Facebook is getting itself a bit of a reputation for banning posts and pages with innocuous gay content, and then having to backpedal furiously when it sparks an outcry. It’s happened again, this time to Del Shores, a producer on Queer As Folk who’s also helmed films like Sordid Lives and the recent Southern Baptist Sissies.
On his Facebook page, Shores posted in response to court victories overturning the gay marriage ban in Pennsylvania, ‘AN EMOTIONAL MOMENT FOR ME TODAY! I’m not sure that all of you know that I wrote for and was one of the producers of Queer as Folk for the last three seasons. Today, a fan pointed out that Debbie can now marry Carl! Why? Because in one episode of QAF – when Carl asked Debbie to marry him, she said she would not until gay marriage was legal in Pennsylvania. How amazing! I wrote the writers: ‘Debbie and Carl can get married!’ — and my good friend Michael MacLennan wrote me this: ‘And what a heady time. In those Dark Days of Bush (and not the positive and life-affirming variety) we’d have never imagined that less than ten years later, such progress as this would be happening.’ I teared up. It’s an amazing time in history! Love you all!’
A while afterwards he discovered a message from Facebook saying, ‘We removed something your page posted’ as it supposedly violated ‘Facebook Community Standards’. He was also informed he wouldn’t be able to post anything for 30 days.
Shores then appealed the ban, writing, ‘Dear Facebook:
‘Please tell me what in my post that you removed, then suspended me from posting for thirty days, does not “follow Facebook Community Standards”.
‘First and foremost, I LOVE FACEBOOK. It is an amazing way to connect to my fans. I buy ads for my shows daily and have a very active page. Thank you Facebook for my page. I mean that sincerely. I love connecting with friends and fans. Even while suspended, my ads are still running, and I am gladly paying for them.
‘In that, there is a flaw in your system. The particular offending post was attacked by a few religious bigots, one who railed on the gay community by quoting scripture after scripture. Many fans commented back, and I ultimately banned and blocked him, deleting his hateful comments in the name of the Lord. But apparently not before he and his trolls reported my page.
‘It seems to me, since this is the third time this has happened to me (and all “offending” posts or pictures were not offensive in any way AND you never would respond to my complaints or reverse the suspensions) that whomever is in charge of suspending does not look at the “offending” posts or pictures. They simply trust those reporting.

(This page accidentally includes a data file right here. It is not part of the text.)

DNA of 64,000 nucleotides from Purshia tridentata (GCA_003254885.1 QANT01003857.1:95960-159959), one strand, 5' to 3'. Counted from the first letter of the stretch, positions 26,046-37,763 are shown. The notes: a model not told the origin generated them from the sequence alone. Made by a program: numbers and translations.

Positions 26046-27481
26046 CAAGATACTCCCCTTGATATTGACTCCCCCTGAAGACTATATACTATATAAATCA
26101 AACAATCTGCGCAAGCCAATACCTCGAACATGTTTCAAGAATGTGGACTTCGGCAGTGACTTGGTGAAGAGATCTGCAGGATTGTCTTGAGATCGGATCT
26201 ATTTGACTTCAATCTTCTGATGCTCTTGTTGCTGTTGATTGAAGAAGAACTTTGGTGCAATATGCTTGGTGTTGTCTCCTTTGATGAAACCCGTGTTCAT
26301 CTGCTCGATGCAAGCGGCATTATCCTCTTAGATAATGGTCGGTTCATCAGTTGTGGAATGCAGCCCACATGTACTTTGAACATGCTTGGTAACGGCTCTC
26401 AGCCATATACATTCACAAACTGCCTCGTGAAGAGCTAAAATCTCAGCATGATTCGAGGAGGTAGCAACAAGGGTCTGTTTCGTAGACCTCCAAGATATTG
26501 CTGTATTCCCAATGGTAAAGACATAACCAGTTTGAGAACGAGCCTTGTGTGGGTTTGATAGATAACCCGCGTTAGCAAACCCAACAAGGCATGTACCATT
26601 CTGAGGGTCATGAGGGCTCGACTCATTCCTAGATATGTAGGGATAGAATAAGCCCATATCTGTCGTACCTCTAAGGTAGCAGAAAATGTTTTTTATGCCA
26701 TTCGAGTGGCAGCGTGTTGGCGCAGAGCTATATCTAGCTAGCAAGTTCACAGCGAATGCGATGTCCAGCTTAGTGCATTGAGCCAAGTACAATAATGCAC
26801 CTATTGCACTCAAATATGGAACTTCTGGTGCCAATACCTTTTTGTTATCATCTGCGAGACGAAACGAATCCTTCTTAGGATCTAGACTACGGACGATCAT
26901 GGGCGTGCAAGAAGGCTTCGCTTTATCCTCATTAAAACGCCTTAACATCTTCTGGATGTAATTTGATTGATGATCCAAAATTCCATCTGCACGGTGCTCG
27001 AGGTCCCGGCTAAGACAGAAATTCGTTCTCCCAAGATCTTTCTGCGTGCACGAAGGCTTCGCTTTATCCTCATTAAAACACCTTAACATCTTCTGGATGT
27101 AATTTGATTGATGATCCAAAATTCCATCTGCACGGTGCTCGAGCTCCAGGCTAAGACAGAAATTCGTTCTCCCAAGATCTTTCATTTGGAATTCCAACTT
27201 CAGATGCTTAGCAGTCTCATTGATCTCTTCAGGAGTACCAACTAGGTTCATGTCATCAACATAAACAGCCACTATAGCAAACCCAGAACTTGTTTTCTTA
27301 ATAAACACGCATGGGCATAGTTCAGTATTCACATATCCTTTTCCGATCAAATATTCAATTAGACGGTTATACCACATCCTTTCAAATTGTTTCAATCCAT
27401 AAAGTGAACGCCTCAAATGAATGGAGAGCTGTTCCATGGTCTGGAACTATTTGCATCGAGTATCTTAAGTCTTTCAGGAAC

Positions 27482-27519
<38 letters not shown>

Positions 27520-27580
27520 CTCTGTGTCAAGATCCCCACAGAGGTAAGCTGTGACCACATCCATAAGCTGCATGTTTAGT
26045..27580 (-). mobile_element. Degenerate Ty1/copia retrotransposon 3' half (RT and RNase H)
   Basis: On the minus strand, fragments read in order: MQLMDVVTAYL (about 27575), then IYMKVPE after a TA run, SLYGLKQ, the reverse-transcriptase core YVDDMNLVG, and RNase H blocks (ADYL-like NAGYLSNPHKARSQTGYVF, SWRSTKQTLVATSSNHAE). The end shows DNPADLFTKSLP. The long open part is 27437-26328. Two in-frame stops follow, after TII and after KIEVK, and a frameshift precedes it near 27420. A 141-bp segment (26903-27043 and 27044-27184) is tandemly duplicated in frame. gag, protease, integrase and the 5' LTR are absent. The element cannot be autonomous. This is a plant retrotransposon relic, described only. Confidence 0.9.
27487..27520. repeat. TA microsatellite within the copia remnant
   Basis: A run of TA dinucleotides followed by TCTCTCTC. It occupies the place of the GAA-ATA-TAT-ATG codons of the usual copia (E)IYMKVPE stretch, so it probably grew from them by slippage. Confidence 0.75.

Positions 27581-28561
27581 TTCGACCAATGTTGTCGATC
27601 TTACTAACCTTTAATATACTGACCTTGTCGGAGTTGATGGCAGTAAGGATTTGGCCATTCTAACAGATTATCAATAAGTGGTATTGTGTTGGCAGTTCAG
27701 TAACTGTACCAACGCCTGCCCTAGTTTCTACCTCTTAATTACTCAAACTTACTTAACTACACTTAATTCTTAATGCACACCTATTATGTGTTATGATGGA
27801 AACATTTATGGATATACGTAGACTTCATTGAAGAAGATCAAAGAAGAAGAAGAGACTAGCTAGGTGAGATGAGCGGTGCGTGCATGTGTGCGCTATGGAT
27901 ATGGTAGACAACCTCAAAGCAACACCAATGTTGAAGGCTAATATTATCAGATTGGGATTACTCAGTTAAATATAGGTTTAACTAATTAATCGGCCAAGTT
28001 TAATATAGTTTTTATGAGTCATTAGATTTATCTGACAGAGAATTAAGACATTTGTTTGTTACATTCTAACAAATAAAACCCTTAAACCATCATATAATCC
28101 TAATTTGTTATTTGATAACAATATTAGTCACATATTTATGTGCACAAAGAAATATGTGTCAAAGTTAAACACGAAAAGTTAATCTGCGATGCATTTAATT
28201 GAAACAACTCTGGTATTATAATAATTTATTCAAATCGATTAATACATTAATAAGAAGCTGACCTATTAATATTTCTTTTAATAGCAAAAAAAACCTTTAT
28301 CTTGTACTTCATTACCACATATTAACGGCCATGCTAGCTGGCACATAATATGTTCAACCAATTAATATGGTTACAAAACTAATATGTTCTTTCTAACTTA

‘I cannot believe that Facebook is homophobic. Otherwise, many of us would be gone long ago. Although with the recent press of you suspending an Italian woman for posting a pro-gay rights picture of two women kissing citing “she had violated FB rules on ‘nudity and pornography’”, along with you removing my post — you are getting that reputation. [Includes line to Metro.]
‘Yes, I can still post via my administrators. BUT, it is a hassle. And this suspension is simply wrong!
‘Please do the right thing!’
After refusing to comment, 48 hours later Facebook overturned the ban and spokesperson Meg Sinclair told Global News the move was “a mistake”, and that Facebook would reach out to Shores to apologise.
The filmmaker responded, “I will be talking to Meg Sinclair of Facebook soon as she has reached out to me to apologize on behalf of Facebook.
“The suspension was wrong! It was antigay. It was siding with religious nuts who troll my page daily, trying to silence me. And I had to take the risk of losing this page in order to expose what had happened.”
Facebook’s issue seems to be that it has tried to automate its removal procedure. What appears to take place is that is someone complains about a post and an automated algorithm decides whether to remove it, without human intervention. Inevitably this means mistakes happen, especially if, like many other similar systems, it’s particularly sensitive to gay content (despite protestations that their systems aren’t specifically anti-gay, many companies nevertheless still seem to work on a presumption that anything gay is NSFW, until proven otherwise).
The automation that appears to take place with Facebook was a response to earlier criticism that it wasn’t dealing with offensive posts quickly enough, particularly in regards to pornography and bullying. However it definitely appears that it’s too sensitive to all things LGBT, and until they sort things out it’s going to continue to make stupid mistakes like this. At the very least, if removal is going to take place without human intervention, they need to be able consider appeals much faster.